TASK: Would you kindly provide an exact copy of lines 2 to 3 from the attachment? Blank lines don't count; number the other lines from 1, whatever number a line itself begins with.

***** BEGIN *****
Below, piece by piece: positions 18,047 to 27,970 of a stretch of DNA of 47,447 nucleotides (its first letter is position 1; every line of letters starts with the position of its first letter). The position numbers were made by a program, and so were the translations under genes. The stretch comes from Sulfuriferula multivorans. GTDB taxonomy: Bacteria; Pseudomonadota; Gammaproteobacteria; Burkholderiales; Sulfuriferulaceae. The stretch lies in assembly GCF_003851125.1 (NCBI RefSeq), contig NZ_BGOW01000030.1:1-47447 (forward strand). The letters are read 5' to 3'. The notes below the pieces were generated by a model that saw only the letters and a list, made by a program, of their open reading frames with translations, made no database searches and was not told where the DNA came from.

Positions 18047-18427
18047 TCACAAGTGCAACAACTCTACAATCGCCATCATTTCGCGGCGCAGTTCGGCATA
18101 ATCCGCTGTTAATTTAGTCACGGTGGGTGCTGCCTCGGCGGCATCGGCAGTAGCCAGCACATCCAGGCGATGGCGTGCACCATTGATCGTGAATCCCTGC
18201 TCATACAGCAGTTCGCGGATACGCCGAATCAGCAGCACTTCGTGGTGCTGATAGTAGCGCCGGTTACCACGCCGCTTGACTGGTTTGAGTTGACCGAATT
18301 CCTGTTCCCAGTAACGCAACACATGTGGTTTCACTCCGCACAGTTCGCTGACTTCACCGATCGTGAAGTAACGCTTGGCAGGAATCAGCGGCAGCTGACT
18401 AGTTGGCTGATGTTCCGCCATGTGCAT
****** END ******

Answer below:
Positions 18047-18427
18047 TCACAAGTGCAACAACTCTACAATCGCCATCATTTCGCGGCGCAGTTCGGCATA